Beyond the clear language, the legislative history makes it clear, Mr. Speaker, that Congress had no intent to delegate to the District the authority for the budgetary process. In fact, Mr. Jacques DePuy, who participated in the drafting of the Home Rule Act itself, made it clear in testimony before Congress that, indeed, Congress did not intend to delegate the appropriations powers to the District. The legislative record of the Home Rule Act supports Mr. DePuy.

One such piece of the record is, indeed, the Diggs letter, which the chairman referenced earlier, that was issued by Chairman Charles Diggs. The letter describes how it was clarifying the intent of Congress by making several changes, including reserving Congress' role in the budgetary process.

The Diggs letter highlighted a pivotal aspect of the congressional intent in the Home Rule Act. It represents a compromise in response to the Senate's Home Rule Act, which actually included a form of budget autonomy.

The compromise does not indicate that Congress intended to grant the District budget autonomy. To the contrary, what the Diggs compromise represents is that there could be no Home Rule Act, absent an express reservation of the role of Congress in the District's budget process.

I believe there can be no stronger statement that Congress intended to reserve its appropriation role than the fact that the Home Rule Act would have failed, absent that reservation.

Importantly, both of these men, Mr. Irvin and Mr. DePuy, who support budget autonomy further believe that the District's action is illegal and, therefore, null and void.

I want to be clear on this. We are not here today to make a power grab against the District, as some would suggest. We are here, Mr. Speaker, to uphold the rule of law.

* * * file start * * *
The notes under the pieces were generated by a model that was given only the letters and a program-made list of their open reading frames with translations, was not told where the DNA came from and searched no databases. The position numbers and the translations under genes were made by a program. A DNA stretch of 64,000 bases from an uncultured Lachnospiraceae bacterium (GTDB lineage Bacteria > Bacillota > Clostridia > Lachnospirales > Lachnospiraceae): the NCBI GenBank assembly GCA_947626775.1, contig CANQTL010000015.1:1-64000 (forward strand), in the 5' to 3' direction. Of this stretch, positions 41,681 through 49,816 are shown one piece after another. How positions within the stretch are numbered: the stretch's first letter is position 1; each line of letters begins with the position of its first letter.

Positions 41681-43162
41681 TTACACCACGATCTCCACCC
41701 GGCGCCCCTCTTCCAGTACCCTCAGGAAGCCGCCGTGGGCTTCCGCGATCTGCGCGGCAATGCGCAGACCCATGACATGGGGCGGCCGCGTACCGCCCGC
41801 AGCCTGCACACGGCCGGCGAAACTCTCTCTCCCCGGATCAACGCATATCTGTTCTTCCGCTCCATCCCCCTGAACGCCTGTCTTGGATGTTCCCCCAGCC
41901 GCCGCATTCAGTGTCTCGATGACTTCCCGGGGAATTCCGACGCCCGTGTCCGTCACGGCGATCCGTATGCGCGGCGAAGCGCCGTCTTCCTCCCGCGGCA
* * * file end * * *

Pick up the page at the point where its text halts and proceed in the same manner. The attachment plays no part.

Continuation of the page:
At the committee's hearing, even the chairman of the Council of the District of Columbia was forced to acknowledge that it was clear that the majority of the Members of Congress who passed the Home Rule Act intended to reserve the complete appropriations for Congress. Again, another individual who supports budget autonomy recognizes the intent of Congress.

So, in moving ahead with the Local Budget Autonomy Act, the District government is usurping congressional authority, and inaction would undermine not only this institution, but all organs of government across this Nation.

To suggest that any city council's action, whether it be here in the District or in any other city in the country, could unilaterally overturn the intent of Congress would set a bad precedent. Regardless of the precedent, however, such action by local government is a blatant violation of the Supremacy Clause and, therefore, unconstitutional.

Moreover, as a result of the unlawful way in which the budget autonomy is purported to have been achieved, District government employees are now at risk of the Antideficiency Act and the sanctions therein.

Under the Antideficiency Act, absent a congressional appropriation, the District may not expend or obligate funds. Doing so will result in potential criminal or administrative penalties for not only the District's elected officials, but the line level employees charged with purchasing items for the District.

The GAO testified that they maintain that the Local Budget Autonomy Act violates the Home Rule Act and the Antideficiency Act, despite the superior court's decision. H.R. 5233 would repeal the Local Budget Autonomy Act and prevent the District government employees from having to worry that the purchases they make on behalf of the District may indeed violate the law.

H.R. 5233 will also augment the already clear prohibitions on the District in altering the role of Congress in the budget process, ensuring that Congress' intent and constitutional authority, Mr. Speaker, remains in place.